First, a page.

By Lindy F. Bradley, Esq.
As the days grow shorter and darkness falls a bit earlier, it can only mean one thing. Halloween is almost here! In the spirit of All Hallows’ Eve, Bradley, Gmelich & Wellerstein LLP presents you with a few spooky tales to make you shiver in your shoes and hide behind the nearest pumpkin!
He Called Me a What?!
This is not the first time that a neighbor has sued for an allegedly offensive tombstone. In an older Federal case which went to trial, a local man placed a collection of tombstones on his lawn which did not go over well with his neighbors. In this case, the local man used his neighbors’ first names on the tombstones, so there could be no mistake as to which individuals the tombstones concerned. One of the numerous tombstones read:
Somehow, we don’t think Betty included her neighbor on her holiday card list. In fact, Betty contacted the police, indicating her certainty that she was the aforementioned “Bette.” She never discussed her humiliation or embarrassment directly with her neighbor, because she claimed to be afraid of him. The Police Department requested that the man remove the tombstones, and he sued the police officer who made the request. In defending the lawsuit, counsel for the officer presented evidence that the tombstone decorations were perceived as threats. The court agreed and deemed that a rational jury could conclude that the language on the tombstones constituted threats and that the neighbors feared for their own safety.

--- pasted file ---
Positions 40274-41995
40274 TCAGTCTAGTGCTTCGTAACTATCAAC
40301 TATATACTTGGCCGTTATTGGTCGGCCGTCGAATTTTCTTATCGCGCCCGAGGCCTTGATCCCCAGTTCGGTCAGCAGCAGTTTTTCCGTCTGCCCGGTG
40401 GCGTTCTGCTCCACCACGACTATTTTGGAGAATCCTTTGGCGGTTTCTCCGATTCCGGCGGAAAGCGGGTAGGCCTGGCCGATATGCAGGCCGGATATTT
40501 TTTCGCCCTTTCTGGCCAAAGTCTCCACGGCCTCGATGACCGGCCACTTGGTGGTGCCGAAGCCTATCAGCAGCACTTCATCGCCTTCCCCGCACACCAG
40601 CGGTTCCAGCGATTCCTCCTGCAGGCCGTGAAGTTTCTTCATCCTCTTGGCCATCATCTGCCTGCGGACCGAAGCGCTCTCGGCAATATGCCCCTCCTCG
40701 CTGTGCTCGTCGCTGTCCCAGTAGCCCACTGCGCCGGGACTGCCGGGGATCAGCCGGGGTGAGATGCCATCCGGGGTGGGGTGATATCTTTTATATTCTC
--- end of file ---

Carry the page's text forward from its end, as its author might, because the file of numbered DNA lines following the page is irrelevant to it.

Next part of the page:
Should Halloween Be Brought To Work?
Many employers invite, and even encourage employees to come to work in their best costumes on Halloween. It is fun, festive and even funny. So, what could go wrong? In the event that an employee decides to don a racy, or potentially offensive costume, the answer is A LOT! It may even lead to claims of discrimination or harassment by employees offended by a particular costume. While a single outrageous costume may not constitute unlawful workplace harassment, it could be combined with other acts or actions which have occurred in the workplace to constitute an actionable claim. The easiest way to ensure both Halloween enjoyment at a work sanctioned dress up event, while still safeguarding a business, is to provide a clear set of guidelines for what is considered work place appropriate apparel, even on a dress up holiday. As a rule of thumb, costumes which are inappropriate for work include racist costumes, sexually explicit costumes, and costumes that hinder an employee from performing the specific tasks of their employment. It is also advisable to discourage knives, chainsaws and any other (real) sharp objects at the office! Employees might also want to avoid dressing up to mimic their supervisors or employers. That’s just good business!
When Someone Decides To Trick Instead of Treat
Another potential tort disaster is the Halloween prank. In a recent case in Massachusetts, a high school teacher and the school were sued after a student was injured during one such prank. The teacher in question asked a student to answer a knock on the classroom door, and when he did so, was confronted by a masked man with a chainsaw. The student was so startled that he fell backwards, tripped and fractured one of his kneecaps. Although the prank was initiated in good fun, the result was litigation.
Ye Olde Slip and Fall